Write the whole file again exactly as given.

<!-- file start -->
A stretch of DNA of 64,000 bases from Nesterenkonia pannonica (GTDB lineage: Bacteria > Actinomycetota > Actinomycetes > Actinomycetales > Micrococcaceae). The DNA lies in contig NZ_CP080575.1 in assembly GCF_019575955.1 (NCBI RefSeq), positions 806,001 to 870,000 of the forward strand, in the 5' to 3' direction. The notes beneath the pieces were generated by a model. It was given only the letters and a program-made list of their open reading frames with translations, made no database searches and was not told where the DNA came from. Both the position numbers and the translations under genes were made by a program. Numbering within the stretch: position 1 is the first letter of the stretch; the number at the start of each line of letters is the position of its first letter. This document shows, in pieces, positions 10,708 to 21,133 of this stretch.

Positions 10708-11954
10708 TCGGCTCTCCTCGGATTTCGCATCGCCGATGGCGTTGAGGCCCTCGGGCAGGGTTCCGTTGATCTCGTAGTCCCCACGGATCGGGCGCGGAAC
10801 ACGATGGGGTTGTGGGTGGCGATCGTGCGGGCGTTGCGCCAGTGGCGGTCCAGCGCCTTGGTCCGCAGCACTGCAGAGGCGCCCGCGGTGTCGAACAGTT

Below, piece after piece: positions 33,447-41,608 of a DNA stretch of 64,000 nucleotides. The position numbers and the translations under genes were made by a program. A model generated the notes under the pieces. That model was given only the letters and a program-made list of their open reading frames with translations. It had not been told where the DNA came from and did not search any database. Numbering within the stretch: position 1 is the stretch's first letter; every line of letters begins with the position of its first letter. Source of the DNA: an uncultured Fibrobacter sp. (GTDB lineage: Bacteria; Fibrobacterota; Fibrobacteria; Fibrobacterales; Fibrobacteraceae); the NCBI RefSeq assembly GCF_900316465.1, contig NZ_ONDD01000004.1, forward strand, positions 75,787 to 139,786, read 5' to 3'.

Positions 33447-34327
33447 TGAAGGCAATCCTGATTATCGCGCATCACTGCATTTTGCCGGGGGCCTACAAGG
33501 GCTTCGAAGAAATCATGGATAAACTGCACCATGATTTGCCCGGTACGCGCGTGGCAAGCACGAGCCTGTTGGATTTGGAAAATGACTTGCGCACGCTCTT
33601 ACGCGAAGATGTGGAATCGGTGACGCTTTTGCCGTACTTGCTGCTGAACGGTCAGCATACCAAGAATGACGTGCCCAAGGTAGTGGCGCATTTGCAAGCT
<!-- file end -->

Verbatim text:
A stretch of DNA of 64,000 bases from Nesterenkonia pannonica (GTDB lineage: Bacteria > Actinomycetota > Actinomycetes > Actinomycetales > Micrococcaceae). The DNA lies in contig NZ_CP080575.1 in assembly GCF_019575955.1 (NCBI RefSeq), positions 806,001 to 870,000 of the forward strand, in the 5' to 3' direction. The notes beneath the pieces were generated by a model. It was given only the letters and a program-made list of their open reading frames with translations, made no database searches and was not told where the DNA came from. Both the position numbers and the translations under genes were made by a program. Numbering within the stretch: position 1 is the first letter of the stretch; the number at the start of each line of letters is the position of its first letter. This document shows, in pieces, positions 10,708 to 21,133 of this stretch.

Positions 10708-11954
10708 TCGGCTCTCCTCGGATTTCGCATCGCCGATGGCGTTGAGGCCCTCGGGCAGGGTTCCGTTGATCTCGTAGTCCCCACGGATCGGGCGCGGAAC
10801 ACGATGGGGTTGTGGGTGGCGATCGTGCGGGCGTTGCGCCAGTGGCGGTCCAGCGCCTTGGTCCGCAGCACTGCAGAGGCGCCCGCGGTGTCGAACAGTT

Below, piece after piece: positions 33,447-41,608 of a DNA stretch of 64,000 nucleotides. The position numbers and the translations under genes were made by a program. A model generated the notes under the pieces. That model was given only the letters and a program-made list of their open reading frames with translations. It had not been told where the DNA came from and did not search any database. Numbering within the stretch: position 1 is the stretch's first letter; every line of letters begins with the position of its first letter. Source of the DNA: an uncultured Fibrobacter sp. (GTDB lineage: Bacteria; Fibrobacterota; Fibrobacteria; Fibrobacterales; Fibrobacteraceae); the NCBI RefSeq assembly GCF_900316465.1, contig NZ_ONDD01000004.1, forward strand, positions 75,787 to 139,786, read 5' to 3'.

Positions 33447-34327
33447 TGAAGGCAATCCTGATTATCGCGCATCACTGCATTTTGCCGGGGGCCTACAAGG
33501 GCTTCGAAGAAATCATGGATAAACTGCACCATGATTTGCCCGGTACGCGCGTGGCAAGCACGAGCCTGTTGGATTTGGAAAATGACTTGCGCACGCTCTT
33601 ACGCGAAGATGTGGAATCGGTGACGCTTTTGCCGTACTTGCTGCTGAACGGTCAGCATACCAAGAATGACGTGCCCAAGGTAGTGGCGCATTTGCAAGCT